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Love Knows No Borders – Video Extra

30 June 2009 One Comment
Video Feature:
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Alumna Shares Personal Story of International Adoption

Twice in my life I have flown to countries halfway around the world. The cultures have been foreign to me, the language, even the alphabet. But in both places I was given the most incredible children. My son Carter is from Bulgaria, and my daughter Jordan is from China.

International adoption had its difficulties, but I believe my children were always meant for my family, no matter where they were born. Eventually Carter and Jordan were the inspiration for the project that became like my third child, a documentary called Love Knows No Borders (LKNB).

In January 2008, Jordan had been home a year, and we had no plans for more children. But then, out of the blue, my adoption agency called. What I heard at the other end of the line would change my life, but not the way I’d expected. Two years before, in 2006, we gave up our plans to adopt a second child from Bulgaria. The government had essentially closed adoptions to Americans. It broke my heart, but I realized our daughter would be found somewhere else, and we laid the groundwork for China.


Kolpek at the Dobritch orphanage in Bulgaria with 4-year-old Petue, a little boy mistakenly placed in an orphanage for 8-18 year olds.

But now the agency was telling me the paperwork we’d had to abandon was still good, and Bulgaria was opening back up to international adoptions. Even though we had completed our second adoption in China, did we want a third child from Bulgaria? After we got over the shock, my husband and I joked it was the only way we could “accidentally get pregnant” through international adoption. But I knew his answer before we spoke; our family was complete with Carter and Jordan.

At the time I was sure the phone call was a sign that we should bring home a third child and that my husband would see that in time. But as our chaotic life continued with an 8 and 2-year-old, I knew it as well as he did, that for us, two was enough. So why had I gotten the call? I struggled with that for weeks.

It came to me all at once in the dawn hours of a Monday morning before the typical mayhem of my house began. I knew exactly what I had to do; I needed to tell this story. The story of the children left behind in the oversized orphanages of my son’s birth country; the story that could turn into homecomings for these children. I was a television reporter, and this would be the story of my life.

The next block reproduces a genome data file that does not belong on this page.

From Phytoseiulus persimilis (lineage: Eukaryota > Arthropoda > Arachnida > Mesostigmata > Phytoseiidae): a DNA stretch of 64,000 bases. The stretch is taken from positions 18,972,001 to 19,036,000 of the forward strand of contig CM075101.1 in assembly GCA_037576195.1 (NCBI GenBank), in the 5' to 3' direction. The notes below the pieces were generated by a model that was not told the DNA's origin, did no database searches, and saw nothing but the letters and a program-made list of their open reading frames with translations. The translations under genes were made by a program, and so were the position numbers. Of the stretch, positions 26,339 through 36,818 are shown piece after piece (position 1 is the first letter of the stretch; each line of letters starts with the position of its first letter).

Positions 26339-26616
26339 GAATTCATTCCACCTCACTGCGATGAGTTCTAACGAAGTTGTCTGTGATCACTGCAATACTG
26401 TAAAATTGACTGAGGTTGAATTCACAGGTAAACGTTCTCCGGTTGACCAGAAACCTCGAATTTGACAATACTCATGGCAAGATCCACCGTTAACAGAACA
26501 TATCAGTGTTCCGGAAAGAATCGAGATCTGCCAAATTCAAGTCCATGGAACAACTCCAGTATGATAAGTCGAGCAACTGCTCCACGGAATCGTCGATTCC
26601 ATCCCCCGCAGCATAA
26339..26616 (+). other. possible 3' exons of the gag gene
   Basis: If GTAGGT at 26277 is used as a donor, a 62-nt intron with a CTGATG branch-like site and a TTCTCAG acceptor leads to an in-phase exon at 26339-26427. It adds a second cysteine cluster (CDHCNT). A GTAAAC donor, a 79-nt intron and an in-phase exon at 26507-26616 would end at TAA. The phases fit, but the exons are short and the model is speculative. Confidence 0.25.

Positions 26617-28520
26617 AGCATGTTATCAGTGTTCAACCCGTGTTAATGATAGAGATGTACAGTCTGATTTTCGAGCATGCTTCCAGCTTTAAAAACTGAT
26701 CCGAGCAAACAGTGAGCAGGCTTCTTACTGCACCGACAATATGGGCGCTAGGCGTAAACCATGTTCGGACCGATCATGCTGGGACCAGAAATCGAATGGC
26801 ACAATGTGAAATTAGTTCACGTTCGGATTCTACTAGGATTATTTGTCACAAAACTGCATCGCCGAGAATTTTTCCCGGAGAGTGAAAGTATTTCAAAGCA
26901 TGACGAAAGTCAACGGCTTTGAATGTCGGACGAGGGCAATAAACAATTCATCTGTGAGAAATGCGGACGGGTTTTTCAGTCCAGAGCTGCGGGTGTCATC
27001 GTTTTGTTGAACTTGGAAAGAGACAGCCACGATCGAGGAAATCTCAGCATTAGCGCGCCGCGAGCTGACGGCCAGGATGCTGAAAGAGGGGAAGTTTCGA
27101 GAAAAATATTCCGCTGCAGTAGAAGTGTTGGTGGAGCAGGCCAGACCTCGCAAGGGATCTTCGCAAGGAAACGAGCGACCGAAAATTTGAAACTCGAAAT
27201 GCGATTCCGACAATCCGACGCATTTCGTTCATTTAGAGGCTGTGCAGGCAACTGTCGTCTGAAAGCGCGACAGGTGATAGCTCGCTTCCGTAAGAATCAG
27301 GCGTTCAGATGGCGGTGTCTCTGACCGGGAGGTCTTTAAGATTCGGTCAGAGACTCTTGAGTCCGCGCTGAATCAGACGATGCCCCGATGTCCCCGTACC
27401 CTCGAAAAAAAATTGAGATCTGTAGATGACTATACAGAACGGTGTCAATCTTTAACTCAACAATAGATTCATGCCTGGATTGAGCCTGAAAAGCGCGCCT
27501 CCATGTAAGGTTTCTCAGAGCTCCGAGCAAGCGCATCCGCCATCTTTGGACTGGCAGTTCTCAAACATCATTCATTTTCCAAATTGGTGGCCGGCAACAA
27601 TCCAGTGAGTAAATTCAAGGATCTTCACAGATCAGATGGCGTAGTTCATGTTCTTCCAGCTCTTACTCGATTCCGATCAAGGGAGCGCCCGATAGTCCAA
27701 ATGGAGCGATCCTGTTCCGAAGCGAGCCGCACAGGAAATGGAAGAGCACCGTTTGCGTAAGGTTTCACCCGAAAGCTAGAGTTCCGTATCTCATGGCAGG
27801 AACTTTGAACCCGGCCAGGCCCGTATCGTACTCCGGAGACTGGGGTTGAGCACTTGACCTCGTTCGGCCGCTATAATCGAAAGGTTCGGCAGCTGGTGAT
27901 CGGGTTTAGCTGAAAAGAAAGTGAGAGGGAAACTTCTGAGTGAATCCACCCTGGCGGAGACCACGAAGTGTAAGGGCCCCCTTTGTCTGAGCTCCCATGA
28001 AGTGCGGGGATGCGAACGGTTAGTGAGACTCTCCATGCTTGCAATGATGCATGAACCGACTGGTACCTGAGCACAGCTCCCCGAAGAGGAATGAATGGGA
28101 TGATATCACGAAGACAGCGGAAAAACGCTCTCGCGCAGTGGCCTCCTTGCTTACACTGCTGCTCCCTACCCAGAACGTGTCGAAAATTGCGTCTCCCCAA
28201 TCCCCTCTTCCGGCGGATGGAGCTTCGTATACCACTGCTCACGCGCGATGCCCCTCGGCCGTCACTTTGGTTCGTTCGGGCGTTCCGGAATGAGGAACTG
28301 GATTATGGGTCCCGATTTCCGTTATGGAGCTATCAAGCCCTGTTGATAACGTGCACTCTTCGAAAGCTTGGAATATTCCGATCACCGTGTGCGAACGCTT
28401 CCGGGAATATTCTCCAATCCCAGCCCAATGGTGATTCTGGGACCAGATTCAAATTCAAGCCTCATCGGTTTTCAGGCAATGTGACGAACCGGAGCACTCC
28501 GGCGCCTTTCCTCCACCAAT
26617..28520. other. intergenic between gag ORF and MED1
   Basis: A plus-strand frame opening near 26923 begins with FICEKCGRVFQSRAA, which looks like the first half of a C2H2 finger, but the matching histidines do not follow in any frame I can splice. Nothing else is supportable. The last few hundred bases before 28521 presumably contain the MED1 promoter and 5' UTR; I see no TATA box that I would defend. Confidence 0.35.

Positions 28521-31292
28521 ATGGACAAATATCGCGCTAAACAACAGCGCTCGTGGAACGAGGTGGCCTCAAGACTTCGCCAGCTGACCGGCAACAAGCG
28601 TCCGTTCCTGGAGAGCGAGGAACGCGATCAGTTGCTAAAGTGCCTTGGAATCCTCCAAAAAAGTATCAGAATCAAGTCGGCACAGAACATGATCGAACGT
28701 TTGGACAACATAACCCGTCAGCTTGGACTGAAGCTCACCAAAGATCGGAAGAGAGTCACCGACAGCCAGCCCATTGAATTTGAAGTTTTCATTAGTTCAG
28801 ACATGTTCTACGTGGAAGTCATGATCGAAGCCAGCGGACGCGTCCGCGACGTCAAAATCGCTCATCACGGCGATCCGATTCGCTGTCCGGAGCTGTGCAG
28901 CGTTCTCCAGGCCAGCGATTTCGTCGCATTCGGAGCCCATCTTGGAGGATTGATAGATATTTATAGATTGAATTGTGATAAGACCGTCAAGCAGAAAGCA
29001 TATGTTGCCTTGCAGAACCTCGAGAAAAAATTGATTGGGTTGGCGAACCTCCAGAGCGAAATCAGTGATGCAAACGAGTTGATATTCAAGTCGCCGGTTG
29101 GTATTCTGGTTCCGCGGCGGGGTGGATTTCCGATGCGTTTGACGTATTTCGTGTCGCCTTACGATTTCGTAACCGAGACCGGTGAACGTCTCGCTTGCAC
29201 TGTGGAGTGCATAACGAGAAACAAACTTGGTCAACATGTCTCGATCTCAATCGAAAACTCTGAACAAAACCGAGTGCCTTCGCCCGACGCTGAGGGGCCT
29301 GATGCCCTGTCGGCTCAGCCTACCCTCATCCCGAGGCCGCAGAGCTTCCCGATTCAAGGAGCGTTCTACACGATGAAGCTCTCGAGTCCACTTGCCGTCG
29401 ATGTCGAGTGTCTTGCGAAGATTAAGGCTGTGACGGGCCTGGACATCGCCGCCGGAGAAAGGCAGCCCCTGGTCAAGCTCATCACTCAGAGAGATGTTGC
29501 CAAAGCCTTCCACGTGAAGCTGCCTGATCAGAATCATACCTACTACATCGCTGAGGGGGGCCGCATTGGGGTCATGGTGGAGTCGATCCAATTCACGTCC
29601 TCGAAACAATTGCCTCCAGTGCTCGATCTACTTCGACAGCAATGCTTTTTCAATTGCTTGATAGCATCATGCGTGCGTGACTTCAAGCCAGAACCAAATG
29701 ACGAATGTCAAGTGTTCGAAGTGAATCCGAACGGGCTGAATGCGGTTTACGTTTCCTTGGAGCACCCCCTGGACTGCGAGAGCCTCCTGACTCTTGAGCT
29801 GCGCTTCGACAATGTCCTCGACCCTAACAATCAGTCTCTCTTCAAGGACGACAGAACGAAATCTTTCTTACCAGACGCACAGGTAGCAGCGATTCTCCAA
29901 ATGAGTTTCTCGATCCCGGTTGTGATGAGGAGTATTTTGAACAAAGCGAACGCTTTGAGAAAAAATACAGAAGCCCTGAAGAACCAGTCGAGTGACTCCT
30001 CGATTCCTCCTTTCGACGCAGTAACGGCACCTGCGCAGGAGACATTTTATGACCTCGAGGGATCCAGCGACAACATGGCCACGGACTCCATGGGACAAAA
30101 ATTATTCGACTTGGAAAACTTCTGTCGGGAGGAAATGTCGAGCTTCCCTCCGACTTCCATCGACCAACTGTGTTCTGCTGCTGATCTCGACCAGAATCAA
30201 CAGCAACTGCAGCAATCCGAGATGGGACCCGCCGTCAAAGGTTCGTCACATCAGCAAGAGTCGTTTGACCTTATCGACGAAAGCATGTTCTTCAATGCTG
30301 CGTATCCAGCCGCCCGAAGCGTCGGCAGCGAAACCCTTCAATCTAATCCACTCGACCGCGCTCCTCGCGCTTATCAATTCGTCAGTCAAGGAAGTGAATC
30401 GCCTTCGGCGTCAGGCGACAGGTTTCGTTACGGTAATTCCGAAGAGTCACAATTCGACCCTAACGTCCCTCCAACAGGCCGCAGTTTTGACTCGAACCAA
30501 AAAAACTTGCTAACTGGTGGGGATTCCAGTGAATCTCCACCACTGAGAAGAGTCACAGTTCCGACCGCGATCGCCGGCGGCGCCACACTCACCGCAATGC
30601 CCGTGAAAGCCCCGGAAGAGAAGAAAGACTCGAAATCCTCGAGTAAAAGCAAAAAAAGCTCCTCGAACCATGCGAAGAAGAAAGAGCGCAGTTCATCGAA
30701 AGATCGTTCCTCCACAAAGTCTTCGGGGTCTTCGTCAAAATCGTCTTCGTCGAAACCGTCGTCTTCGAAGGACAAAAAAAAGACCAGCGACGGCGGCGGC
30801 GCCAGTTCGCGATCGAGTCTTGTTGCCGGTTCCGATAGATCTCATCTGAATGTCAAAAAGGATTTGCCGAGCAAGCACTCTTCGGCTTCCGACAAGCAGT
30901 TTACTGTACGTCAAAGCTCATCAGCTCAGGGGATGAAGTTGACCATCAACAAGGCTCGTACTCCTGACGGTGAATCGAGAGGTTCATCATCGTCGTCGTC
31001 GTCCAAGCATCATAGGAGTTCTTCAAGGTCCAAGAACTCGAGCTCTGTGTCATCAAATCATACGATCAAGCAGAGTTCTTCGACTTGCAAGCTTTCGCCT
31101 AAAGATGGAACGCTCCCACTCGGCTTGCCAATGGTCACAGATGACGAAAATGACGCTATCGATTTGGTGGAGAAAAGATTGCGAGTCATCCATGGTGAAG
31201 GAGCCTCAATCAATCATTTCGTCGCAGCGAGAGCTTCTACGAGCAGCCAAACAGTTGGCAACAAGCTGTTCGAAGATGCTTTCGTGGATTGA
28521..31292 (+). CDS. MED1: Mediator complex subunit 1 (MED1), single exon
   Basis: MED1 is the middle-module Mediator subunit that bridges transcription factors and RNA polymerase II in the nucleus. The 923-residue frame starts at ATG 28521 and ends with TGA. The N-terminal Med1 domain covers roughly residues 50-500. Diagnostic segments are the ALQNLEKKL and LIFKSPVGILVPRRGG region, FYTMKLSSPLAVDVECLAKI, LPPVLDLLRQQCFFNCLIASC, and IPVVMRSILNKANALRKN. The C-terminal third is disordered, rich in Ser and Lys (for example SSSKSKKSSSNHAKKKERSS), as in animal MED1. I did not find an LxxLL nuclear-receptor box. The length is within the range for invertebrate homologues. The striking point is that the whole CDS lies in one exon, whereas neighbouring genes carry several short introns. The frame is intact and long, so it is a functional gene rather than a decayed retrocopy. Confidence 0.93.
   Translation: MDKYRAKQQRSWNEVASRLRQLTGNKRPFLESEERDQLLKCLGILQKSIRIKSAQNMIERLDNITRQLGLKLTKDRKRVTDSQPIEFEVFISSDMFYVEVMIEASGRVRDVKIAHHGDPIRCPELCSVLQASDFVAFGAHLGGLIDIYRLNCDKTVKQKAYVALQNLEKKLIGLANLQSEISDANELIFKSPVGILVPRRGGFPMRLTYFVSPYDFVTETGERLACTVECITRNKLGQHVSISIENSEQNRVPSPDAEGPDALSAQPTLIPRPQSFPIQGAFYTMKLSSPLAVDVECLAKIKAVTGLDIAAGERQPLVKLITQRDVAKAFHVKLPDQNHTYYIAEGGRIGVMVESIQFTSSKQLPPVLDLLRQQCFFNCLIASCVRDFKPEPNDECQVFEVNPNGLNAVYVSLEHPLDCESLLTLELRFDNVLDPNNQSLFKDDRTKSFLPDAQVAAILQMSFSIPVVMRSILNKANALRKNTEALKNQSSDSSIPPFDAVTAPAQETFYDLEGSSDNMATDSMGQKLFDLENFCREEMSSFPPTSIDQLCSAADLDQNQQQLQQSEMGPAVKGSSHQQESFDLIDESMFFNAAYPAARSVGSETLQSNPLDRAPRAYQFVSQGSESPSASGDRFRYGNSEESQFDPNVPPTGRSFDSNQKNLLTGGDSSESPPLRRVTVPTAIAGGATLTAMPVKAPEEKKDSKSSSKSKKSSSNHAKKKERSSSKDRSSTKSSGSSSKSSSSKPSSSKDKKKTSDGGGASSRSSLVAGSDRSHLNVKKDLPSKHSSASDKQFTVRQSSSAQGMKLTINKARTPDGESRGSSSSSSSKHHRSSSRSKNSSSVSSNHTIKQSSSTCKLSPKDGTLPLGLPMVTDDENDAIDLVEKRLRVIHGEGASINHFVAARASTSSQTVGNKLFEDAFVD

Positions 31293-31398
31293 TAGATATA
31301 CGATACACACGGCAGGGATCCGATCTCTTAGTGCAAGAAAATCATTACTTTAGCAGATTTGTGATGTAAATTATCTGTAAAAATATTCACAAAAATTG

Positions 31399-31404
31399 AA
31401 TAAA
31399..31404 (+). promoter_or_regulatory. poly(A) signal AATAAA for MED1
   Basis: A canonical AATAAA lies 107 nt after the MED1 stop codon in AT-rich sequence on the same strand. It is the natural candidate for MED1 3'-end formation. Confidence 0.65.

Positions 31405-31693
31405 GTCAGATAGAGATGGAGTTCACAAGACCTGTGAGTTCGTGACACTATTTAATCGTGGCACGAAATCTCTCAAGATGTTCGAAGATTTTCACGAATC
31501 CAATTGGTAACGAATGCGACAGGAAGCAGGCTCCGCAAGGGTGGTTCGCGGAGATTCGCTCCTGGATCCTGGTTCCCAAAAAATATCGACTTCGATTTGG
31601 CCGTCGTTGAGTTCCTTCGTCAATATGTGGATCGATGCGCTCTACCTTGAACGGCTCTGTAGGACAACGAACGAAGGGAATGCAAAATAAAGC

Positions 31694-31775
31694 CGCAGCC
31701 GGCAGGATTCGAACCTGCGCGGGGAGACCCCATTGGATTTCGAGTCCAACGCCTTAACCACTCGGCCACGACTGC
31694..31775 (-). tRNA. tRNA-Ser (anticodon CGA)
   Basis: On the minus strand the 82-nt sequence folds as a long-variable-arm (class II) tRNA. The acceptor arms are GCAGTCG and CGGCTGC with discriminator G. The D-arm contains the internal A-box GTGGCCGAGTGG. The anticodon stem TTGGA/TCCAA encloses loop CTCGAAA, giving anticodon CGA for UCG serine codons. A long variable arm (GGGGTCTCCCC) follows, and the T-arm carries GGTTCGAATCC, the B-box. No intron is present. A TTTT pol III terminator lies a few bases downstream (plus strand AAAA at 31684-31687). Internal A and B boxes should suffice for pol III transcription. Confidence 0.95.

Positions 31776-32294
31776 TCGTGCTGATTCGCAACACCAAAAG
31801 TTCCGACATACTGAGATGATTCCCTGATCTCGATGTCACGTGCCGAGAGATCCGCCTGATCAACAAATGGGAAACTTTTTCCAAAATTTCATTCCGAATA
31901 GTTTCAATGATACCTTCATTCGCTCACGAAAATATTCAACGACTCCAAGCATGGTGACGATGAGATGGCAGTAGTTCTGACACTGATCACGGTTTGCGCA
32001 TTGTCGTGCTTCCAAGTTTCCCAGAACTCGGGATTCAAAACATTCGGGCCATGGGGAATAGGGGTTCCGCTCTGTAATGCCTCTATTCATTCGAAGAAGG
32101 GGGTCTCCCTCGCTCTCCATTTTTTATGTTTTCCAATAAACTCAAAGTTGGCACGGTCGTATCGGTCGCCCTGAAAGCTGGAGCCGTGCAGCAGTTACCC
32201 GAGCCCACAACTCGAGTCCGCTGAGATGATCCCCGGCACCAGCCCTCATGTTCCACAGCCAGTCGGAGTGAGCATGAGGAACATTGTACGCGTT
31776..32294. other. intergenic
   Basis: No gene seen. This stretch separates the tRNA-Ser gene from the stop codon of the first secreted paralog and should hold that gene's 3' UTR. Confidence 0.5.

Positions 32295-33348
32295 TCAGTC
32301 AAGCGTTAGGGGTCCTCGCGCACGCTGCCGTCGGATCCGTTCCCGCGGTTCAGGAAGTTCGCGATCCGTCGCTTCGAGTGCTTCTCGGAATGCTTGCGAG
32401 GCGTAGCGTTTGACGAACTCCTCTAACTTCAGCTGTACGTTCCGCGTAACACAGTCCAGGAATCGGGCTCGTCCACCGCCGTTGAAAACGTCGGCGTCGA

The next eight months were the toughest of my career, but I didn’t mind. For a project this important, there had to be some sweat. I raised $10,000 in two months, negotiated for a crew from my old TV station and got my contacts in Bulgaria. Finally it was a go.

Shooting the documentary was incredible. Our crew was given unprecedented access to the orphanages around the country. Our cameras went where no television camera had ever been, and I saw more than 1,000 children, newborn to 18 years old, during those 10 days. LKNB featured the changes in the Bulgarian systems that offer new hope for adoptions, and it examined how Bulgaria’s systems have failed older children who will never be adopted.

When LKNB aired in December 2008, it accomplished exactly what I had hoped. Parents were moved to explore adoption, not just from Bulgaria, but other countries and even domestically. LKNB showcased the spirit of service, and how if people couldn’t adopt, they were moved to volunteer and make a difference in some other way.

The journey is not over. Every day I am reminded of the amazing journey of international adoption when my kids wake up, and the chaos begins. And every day, I look for more ways to share the story.

–Mariah Gray Lange Kolpek ’91

One Comment »

  • Jessica said:


    I just wanted to say thank you for this great story! It has started me on my own journey to Bulgaria to bring home a little girl, never would have found out about the program without this article.

    Jessica Keener 00

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